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RBC | “We better join arms,” Colorado Parks and Wildlife Regional Manager JT Romantzke said. “We’re in the middle of a war right now.”
Those in attendance for the annual meeting of the Rio Blanco County Woolgrowers’ Association weren’t surprised by Romantzke’s words.
Wolves—eradicated decades ago—are on the ballot and in the legislature for a forced return. There’s also pressure from environmental groups to outlaw bear hunting, despite 2,600 calls about nuisance bears in Pitkin County in one year, and pressure to stop mountain lion hunting in spite of increased numbers of human encounters with lions in residential areas.
“It’s not that we have more people seeing cats; it’s that we have more cats,” he said.
If that pressure changes laws, families who’ve been raising sheep on the Western Slope for generations will have to deal with the consequences.
What do wolves need for habitat? “A piece of ground and something to eat,” Romantzke said.
Since a pack of wolves was confirmed in the extreme northwest corner of Colorado in Moffat County, additional evidence of their presence has been identified: a beef carcass, a feral horse carcass and an elk carcass. It’s believed the beef and elk carcass were scavenged — dead when the wolves found them.
It’s likely the wolves sighted in Northwest Colorado were pushed south from Wyoming, where the wolf population is now hunted. Long considered an endangered species by the federal government, wolves have exceeded population expectations in states like Wyoming and are being hunted again. In Idaho, more than 650 wolves have been killed this year. “They can’t get on top of it,” Romantzke said of the wolf population in Idaho.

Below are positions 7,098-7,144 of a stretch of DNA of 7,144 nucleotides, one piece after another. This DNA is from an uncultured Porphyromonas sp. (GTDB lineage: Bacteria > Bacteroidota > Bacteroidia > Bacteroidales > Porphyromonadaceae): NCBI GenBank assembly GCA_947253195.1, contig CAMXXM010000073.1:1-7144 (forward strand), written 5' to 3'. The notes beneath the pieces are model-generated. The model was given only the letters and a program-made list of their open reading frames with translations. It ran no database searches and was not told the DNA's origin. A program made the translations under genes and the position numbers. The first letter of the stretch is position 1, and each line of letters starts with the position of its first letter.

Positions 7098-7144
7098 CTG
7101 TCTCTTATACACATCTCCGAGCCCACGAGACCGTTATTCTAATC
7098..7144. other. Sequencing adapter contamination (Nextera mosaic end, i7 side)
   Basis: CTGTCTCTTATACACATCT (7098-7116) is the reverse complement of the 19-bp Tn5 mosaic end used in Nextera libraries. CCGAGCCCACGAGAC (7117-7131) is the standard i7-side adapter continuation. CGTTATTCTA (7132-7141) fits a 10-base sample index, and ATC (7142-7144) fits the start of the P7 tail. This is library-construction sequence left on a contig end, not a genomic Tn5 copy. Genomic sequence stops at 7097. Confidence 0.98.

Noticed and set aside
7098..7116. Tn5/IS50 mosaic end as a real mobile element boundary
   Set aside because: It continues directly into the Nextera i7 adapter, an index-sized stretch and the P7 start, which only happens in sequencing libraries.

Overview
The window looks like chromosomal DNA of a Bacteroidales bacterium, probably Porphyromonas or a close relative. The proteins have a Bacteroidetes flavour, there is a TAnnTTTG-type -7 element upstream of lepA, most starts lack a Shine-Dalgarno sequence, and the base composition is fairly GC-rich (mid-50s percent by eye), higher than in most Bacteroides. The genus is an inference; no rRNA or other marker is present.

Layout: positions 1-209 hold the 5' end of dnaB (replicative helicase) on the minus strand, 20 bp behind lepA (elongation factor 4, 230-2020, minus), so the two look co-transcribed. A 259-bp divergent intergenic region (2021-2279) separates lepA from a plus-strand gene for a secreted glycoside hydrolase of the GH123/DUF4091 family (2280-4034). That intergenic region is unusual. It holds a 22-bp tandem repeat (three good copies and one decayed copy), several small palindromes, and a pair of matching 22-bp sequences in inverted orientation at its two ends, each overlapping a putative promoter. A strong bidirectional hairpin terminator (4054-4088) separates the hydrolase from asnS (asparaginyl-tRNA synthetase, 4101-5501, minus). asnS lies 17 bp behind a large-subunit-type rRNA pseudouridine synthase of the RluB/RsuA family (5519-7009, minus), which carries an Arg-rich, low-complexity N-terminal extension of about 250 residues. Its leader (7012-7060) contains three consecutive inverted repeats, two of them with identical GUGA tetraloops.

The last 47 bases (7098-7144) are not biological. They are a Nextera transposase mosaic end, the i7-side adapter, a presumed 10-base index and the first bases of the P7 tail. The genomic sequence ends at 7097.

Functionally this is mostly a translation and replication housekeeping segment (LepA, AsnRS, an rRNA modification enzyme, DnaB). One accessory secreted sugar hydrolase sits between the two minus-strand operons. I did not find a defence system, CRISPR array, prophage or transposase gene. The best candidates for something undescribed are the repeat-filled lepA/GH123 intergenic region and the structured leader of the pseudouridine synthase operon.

In Colorado, wolf sightings should be reported to CPW. Romantzke urged people not to take matters into their own hands.
Injuring or killing a wolf—or threatening to “shoot, shovel and shut up” on social media–doesn’t help win over undecided voters.
Romantzke clearly stated that CPW cannot take an official stance on ballot measures, and encouraged attendees to call their government representatives and make themselves heard at CPW regional meetings on issues that may impact their livelihood, as other groups are doing. “If you can help get people who understand wildlife management and ag issues to these meetings, the time is now.”
By Niki Turner | email@example.com
UPDATED: Friday, March 13, 2020